The blogger has landed

 A very long queue at Adelaide Airport preceded a smooth and well-serviced flight with Malaysian Airlines to  Lumpur, followed by a two-hour stopover and then the flight to Ho Chi Minh City. 

I got through passport control and immigration very quickly, while a large crowd of other people waited in long and slow moving queues for an entry visa: compulsory for entry into Vietnam. I had applied for my visa to the Vietnamese Embassy in Australia and my passport and visa check took all of two minutes. Apply for a visa in your country of origin and bypass the crowds at the airport upon arrival. 

It was already dark at 6:30 pm, something I found strange, given that in South Australia it's still quite light at 9 o'clock at this time of year. 

The cab ride from the airport to the hotel that my friend had booked for me was an amazing introduction to the chaotic traffic of Ho Chi Minh City. It's well known that motorcycles are the favored form of personal transport here, and this city of seven million people must have at least as many motorcycles and scooters.

 They move en masse, weaving rapidly in and out of lanes and other riders' way, never indicating their intended trajectory with indicator lights, beeping their horns incessantly (I am told this is a code about ceding or demanding right of way), and all while they are occupied by two or more people! I saw families of three and four people – mum, dad and one or two children – on small motorcycles of no more than 125cc capacity. Women who wore long dresses ride side-saddle on the pillion. What I could not fathom was where these passengers were seating: there certainly was no seating room built into these machines for any more than, at the most, two rather delicate and wispy bodies. The pictures that display this madness are coming as soon as I can snap them. 

On a short walk to acquaint myself with the immediate surroundings, I get touts trying to get me to hire a motorcycle, sell me cigarettes (no, I don't smoke) I get offers from street vendors for all manner of goods and trinkets and I get propositioned by hookers. It saddens me that all of the ones I saw plying their trade that night are so young: they look like children!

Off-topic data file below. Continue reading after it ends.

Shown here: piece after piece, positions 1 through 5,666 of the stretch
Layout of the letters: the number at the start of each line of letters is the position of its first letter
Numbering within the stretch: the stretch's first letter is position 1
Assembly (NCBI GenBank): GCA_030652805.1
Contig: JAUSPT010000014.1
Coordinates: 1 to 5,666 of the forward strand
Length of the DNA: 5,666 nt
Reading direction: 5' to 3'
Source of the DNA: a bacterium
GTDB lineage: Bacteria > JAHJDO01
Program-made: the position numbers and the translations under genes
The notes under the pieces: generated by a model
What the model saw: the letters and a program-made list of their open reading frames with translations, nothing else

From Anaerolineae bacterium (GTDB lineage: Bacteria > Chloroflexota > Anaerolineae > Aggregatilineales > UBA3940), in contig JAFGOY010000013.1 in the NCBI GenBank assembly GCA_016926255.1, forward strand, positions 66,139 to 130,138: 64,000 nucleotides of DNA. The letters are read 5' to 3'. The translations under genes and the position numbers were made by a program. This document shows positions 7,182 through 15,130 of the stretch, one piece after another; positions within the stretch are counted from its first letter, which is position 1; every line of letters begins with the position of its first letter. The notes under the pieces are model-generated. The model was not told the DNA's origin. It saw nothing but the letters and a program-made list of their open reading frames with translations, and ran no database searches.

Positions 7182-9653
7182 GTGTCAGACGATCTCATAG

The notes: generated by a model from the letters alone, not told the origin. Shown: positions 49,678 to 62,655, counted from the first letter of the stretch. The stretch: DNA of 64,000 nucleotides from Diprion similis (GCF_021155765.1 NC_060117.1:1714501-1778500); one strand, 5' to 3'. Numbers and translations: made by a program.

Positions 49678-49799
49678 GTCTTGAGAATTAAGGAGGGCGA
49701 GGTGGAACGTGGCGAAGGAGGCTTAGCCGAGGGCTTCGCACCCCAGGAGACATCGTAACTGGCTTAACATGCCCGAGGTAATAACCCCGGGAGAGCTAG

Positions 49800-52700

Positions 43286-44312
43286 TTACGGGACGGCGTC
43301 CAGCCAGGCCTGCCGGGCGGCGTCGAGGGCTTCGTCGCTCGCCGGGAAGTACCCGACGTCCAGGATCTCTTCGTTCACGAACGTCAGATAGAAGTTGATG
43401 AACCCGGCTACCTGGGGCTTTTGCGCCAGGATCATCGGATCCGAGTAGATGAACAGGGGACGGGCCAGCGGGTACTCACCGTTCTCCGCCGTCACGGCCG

Right now I am catching my breath and quenching my thirst at my hotel. It's hot and a bit muggy, and I am well satisfied after a plate of pho at a local eatery. It's 10 o'clock at night, but the activity outside is as frenetic as ever. An American movie is playing on the TV on the wall behind the reception desk. I don't know what it's called, but I can see Robert Downey Jr. and Zac Gallifianakis filling the screen with their nodding, talking heads. 

A young woman from the family that owns the hotel shows some interest in my iPad as I type this, then gets into a conversation with two Asian men in very competent English, telling the younger of the two that she is also studying Spanish and a business course.

The hotel has wi-fi for guests. They saw me looking for a connection and immediately offered their network name, while the young woman types the password on the iPad to connect me. The iPad will remember the network from now on and I'll no longer have to type in settings to connect. 

Time to return to my room, cool down with a shower and get the cameras out for tomorrow. I need to find an adapter for my charger plugs. 

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